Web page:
An accomplished, detail-oriented producer, Date — who also shares album credits for engineering and mixing — was an excellent choice for music as dense as White Zombie’s. "It’s just so thick," Rob says of the 72-track production, "that I was kind of worried when we were recording it. It was going to be a fucking pain in the ass to mix, because there were so many sounds — just to tweak every sound so it popped and didn’t eat up every other sound. Every little guitar hit has 10 guitar hits and 10 drums and just noise! There’s so much shit layered on there where it’s the type of thing that depending on what type of stereo you listen to, if it’s more bassy, more trebly, whatever "
There was one aspect of Astro-Creep‘s production that Rob and the band couldn’t control. La Sexorcisto was no overnight hit, and the production of a follow-up was repeatedly delayed as Sexorcisto slowly built a following. The record was released in late ’92 but close to a year passed before MTV and, especially, Beavis and Butt-head helped bring the band into every American kid’s living room. By that time, White Zombie had been toiling on the road, eventually making that all-important leap from opening arena shows for other bands to headlining a tour of its own.
Meanwhile, however, Rob and company couldn’t construct new songs. "These aren’t like three-chord rock songs someone could play in his hotel room," Rob says. "We would try to write on the road. We would try at sound checks, but it was, ya know " his voice trails off.
Ya know that White Zombie "songs" are to a great extent studio experiments. Countless musicians have experimented with combining standard musical instrumentation with "found sounds," from the ground-breaking early tape-loop experiments of composer James Tenney to ’90s metal band Biohazard lamely splicing a spare bit of Reservoir Dogs dialogue into a song. Somewhere along the way, Public Enemy’s production team, the Bomb Squad, defined this art form with its essentially "music"-less music, heavy funkified layers of opulent samples that forged potent hip-hop out of everyday sounds — the music of human memory.
In hip-hop’s wake, many rock bands have experimented with samples. Today a few such bands, especially Big Audio Dynamite and Soul Coughing, write songs in which sonic effects are as essential as traditional musicianship to content and structure. B.A.D.’s upcoming album, F-Punk (Radioactive), is rife with the brilliantly tinny, brittle sonic play of canned drums and amusical soundbites; the album exemplifies a new kind of musical creativity and self-consciousness, in which studio craft is concomitant with songcraft.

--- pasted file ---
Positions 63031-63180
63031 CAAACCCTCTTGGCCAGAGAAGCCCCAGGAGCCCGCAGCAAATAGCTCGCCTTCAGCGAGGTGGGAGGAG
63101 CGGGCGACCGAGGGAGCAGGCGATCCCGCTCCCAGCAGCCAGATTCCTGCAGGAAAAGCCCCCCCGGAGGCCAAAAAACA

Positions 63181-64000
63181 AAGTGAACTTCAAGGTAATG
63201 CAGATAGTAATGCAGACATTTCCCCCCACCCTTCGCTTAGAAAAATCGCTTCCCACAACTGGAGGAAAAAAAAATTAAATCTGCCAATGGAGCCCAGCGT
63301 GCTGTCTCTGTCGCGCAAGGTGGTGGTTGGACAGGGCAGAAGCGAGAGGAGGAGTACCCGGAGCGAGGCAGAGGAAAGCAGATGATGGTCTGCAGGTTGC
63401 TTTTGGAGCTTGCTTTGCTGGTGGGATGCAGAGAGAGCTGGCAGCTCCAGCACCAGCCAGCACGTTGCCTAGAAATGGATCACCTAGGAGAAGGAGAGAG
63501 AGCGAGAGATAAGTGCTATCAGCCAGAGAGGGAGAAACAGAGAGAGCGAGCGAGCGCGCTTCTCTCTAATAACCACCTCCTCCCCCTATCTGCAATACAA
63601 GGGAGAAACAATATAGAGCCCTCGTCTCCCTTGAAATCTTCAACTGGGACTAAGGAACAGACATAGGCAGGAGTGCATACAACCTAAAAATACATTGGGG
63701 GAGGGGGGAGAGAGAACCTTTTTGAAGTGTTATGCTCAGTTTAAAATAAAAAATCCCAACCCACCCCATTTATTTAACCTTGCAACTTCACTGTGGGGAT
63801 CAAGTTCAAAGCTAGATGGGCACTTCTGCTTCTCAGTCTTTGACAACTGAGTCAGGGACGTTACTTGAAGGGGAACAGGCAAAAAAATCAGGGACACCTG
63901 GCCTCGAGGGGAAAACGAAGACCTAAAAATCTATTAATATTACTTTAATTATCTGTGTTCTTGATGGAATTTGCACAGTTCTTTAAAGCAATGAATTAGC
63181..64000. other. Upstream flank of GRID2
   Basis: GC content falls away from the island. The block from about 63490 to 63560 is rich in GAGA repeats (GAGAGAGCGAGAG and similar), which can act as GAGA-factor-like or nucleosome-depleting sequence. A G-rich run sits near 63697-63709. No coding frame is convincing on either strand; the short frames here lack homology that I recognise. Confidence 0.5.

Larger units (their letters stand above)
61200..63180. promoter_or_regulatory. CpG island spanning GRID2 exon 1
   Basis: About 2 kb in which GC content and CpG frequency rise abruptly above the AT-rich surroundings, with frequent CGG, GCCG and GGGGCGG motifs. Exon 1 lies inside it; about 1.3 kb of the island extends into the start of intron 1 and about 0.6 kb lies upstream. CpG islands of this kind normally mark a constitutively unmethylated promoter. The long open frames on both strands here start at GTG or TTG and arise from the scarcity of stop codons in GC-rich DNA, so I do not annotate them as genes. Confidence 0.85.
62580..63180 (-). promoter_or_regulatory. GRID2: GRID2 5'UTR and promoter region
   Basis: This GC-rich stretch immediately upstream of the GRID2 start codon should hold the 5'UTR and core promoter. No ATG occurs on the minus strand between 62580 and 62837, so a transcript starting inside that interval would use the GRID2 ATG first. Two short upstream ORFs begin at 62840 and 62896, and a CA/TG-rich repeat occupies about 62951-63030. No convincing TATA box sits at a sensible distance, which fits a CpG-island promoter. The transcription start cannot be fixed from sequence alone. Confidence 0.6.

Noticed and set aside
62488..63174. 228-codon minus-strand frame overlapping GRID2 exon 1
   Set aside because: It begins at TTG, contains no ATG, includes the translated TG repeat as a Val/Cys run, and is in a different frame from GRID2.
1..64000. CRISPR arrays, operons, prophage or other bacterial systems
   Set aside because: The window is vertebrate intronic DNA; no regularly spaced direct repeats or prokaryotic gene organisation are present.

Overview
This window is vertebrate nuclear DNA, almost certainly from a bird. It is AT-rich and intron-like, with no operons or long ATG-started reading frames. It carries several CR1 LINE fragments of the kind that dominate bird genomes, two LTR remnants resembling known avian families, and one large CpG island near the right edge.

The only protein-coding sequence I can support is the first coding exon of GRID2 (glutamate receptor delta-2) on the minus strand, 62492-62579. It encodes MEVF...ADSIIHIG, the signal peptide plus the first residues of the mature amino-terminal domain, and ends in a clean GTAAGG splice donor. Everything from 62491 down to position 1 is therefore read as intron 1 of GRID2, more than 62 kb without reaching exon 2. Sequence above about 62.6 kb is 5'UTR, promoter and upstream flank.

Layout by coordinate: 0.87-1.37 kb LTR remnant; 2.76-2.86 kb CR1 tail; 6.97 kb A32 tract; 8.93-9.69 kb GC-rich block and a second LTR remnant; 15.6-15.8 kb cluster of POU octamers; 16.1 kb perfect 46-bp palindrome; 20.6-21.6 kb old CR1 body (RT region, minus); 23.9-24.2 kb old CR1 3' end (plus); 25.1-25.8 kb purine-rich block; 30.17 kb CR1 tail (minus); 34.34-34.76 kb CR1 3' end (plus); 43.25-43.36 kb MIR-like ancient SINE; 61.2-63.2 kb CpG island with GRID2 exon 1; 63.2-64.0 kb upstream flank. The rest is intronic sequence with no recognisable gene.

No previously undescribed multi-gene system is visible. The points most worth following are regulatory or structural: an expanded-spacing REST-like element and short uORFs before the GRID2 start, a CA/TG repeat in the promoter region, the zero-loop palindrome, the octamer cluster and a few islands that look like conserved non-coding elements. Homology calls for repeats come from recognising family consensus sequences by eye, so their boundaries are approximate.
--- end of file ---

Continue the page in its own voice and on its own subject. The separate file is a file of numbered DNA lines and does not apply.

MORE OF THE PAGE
White Zombie, however, is no polite student of rap’s lessons. White Zombie is Public Enemy’s direct descendant. Its music isn’t simply built, elegantly, from the sounds of old pop tunes and everyday life; Astro-Creep, like Public Enemy’s watershed It Takes a Nation of Millions, is so thoroughly full of sound that it invites the noise of everyday life into the mix. Conversations and sirens passing by, fans and footsteps knocking overhead, babies and kitchen appliances calling from the next room — nothing can distract you from White Zombie’s art. This is anti-chamber music.
Rob latches onto the Public Enemy comparison. "When I first heard Public Enemy, just that dense layering of stuff, it didn’t sound like anything else, just this rhythmic, raging noise. And I love Tom Waits’ records, how he’s just like, ‘I’m gonna sing through a tin can.’" There are no tin cans on Astro-Creep, but Rob does proudly report having sung "Real Solution #9" through a $10 pair of Mighty Morphin Power Ranger walkie talkies. "Every song has its own thing," he says of Waits’ recent albums. "You know the music is organic when you think you hear the junk just rattling on the floor in the room."
Astro-Creep is vastly more sample-heavy than La Sexorcisto. In contrast with many bands of anything nearly resembling an "industrial" — or production-intensive — mind-set, White Zombie still writes songs — verbiage-heavy verses alternating with catch-phrase choruses. But the extramusical stuff is less self-evident on Astro-Creep, more internalized, less draped over the song, more buried in the mix. Rob explains what and, more interestingly, how he learned from the band’s first Geffen album. "A remix is almost like a cover," he says. "You can get people you think are cool to fuck with your songs." A 1992 CD "maxi single" called Nightcrawlers collected variations on "Thunderkiss ’65" and another Sexorcisto song, "Black Sunshine," remixed by the industrial band KMFDM. Three remixes of "More Human" by Charlie Clouser — the Nine Inch Nails member who played keyboards on and programmed Astro-Creep — were shipped to DJs to coincide with the new album’s release.
"It’s not like they’re covering your song," he says. "It’s like: ‘Here’s how I thought your song should have sounded but with you still singing it.’ Remixes actually helped with some of the writing on this album because from the remixes on the last album, you heard your own music taken apart and put back together again. It made you think, ‘Hmm, that’s pretty cool. I didn’t hear that the first time around.’ This time, we sort of started remixing our music before it was ever finished."